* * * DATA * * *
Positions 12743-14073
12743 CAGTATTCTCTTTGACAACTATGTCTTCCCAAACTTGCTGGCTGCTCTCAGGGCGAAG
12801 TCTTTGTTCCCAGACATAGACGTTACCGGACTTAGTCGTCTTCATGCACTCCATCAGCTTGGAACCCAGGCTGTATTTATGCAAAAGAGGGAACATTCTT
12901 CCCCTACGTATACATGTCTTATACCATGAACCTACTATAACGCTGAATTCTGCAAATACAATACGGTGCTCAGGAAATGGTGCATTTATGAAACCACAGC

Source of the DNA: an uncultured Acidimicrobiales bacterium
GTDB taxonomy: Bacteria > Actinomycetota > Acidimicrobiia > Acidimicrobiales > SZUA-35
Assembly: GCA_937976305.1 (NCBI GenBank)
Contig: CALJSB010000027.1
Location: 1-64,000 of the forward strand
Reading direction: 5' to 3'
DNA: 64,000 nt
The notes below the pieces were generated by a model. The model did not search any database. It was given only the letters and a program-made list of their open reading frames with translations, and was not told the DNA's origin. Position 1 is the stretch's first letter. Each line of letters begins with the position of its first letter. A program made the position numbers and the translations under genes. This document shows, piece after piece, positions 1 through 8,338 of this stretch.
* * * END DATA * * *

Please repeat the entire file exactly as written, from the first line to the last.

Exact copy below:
Positions 12743-14073
12743 CAGTATTCTCTTTGACAACTATGTCTTCCCAAACTTGCTGGCTGCTCTCAGGGCGAAG
12801 TCTTTGTTCCCAGACATAGACGTTACCGGACTTAGTCGTCTTCATGCACTCCATCAGCTTGGAACCCAGGCTGTATTTATGCAAAAGAGGGAACATTCTT
12901 CCCCTACGTATACATGTCTTATACCATGAACCTACTATAACGCTGAATTCTGCAAATACAATACGGTGCTCAGGAAATGGTGCATTTATGAAACCACAGC

Source of the DNA: an uncultured Acidimicrobiales bacterium
GTDB taxonomy: Bacteria > Actinomycetota > Acidimicrobiia > Acidimicrobiales > SZUA-35
Assembly: GCA_937976305.1 (NCBI GenBank)
Contig: CALJSB010000027.1
Location: 1-64,000 of the forward strand
Reading direction: 5' to 3'
DNA: 64,000 nt
The notes below the pieces were generated by a model. The model did not search any database. It was given only the letters and a program-made list of their open reading frames with translations, and was not told the DNA's origin. Position 1 is the stretch's first letter. Each line of letters begins with the position of its first letter. A program made the position numbers and the translations under genes. This document shows, piece after piece, positions 1 through 8,338 of this stretch.